Sometimes† space is just awesome. More specifically, stuff (or mass) in space has some properties that manifest in empirically awesome ways. Earlier this week, Science put out a report on a supernova (Wikipedia) observed behind a galaxy in the MACS J1149.6+2223 cluster. This particular supernova is visible due to gravitational lensing (Wikipedia) around the cluster, greatly magnifying the image.
But the incredible part about this imagery is that we’re seeing the same supernova repeating at different places close together in the sky. This is because the gravitational lensing is causing the light to take different paths, which means the photons received from each path have been traveling for a longer time than each other. Over approximately 9 billion light years, those subtle differences add up, so we’re seeing the supernova at different times in its history simultaneously.
Galaxy in Front of Supernova Creates Cosmic Mirage: Einstein Cross (National Geographic):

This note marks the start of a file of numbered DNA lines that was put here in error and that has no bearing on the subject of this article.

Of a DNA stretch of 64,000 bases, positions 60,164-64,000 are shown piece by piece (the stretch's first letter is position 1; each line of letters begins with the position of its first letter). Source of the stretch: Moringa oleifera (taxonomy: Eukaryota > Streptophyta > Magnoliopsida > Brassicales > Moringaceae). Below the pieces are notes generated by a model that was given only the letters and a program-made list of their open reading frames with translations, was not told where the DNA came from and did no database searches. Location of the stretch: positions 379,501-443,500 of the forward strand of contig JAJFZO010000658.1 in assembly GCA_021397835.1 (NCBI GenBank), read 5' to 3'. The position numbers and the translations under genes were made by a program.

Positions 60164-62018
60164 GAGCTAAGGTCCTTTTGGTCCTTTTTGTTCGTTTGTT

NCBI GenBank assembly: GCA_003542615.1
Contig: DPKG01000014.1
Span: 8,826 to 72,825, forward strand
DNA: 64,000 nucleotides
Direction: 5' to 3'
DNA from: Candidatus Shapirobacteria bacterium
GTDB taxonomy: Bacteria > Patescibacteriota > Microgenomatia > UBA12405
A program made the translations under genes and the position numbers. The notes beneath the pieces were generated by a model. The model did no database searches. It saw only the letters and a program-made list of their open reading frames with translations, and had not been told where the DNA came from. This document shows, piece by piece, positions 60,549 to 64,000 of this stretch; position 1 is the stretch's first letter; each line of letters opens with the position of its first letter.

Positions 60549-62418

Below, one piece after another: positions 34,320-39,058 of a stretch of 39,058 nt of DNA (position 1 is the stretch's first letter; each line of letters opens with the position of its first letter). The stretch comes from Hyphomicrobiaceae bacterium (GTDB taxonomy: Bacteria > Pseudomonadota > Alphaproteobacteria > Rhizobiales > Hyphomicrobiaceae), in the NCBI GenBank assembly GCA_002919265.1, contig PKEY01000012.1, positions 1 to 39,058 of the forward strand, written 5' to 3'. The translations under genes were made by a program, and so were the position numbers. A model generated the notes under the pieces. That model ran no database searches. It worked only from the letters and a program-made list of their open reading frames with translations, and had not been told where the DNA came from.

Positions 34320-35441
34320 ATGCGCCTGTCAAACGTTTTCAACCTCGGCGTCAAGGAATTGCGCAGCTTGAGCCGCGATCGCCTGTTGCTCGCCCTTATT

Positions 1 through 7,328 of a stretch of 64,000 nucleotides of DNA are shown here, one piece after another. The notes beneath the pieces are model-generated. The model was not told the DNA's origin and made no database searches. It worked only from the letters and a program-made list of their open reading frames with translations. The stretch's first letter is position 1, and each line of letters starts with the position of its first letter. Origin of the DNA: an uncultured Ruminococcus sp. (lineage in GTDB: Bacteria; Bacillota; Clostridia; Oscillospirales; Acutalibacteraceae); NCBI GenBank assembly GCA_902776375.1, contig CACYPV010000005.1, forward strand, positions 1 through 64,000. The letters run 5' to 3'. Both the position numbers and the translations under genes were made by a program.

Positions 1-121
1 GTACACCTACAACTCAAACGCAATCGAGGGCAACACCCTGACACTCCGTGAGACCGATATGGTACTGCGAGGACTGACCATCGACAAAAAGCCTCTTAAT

Far, far away, a galaxy is acting as a cosmic split-screen. Parked in front of an exploding star, the galaxy’s gravity is projecting magnified images of the supernova onto the sky—four images, to be precise, in a celestial mirage called an Einstein Cross.
The weirdness doesn’t end there, though. Within the next decade, the cosmos will replay that exact same explosion, in a different spot in the sky.
- Astronomers Watch a Supernova and See Reruns (The New York Times)
- Hubble sees supernova split into four images by cosmic lens (Astronomy)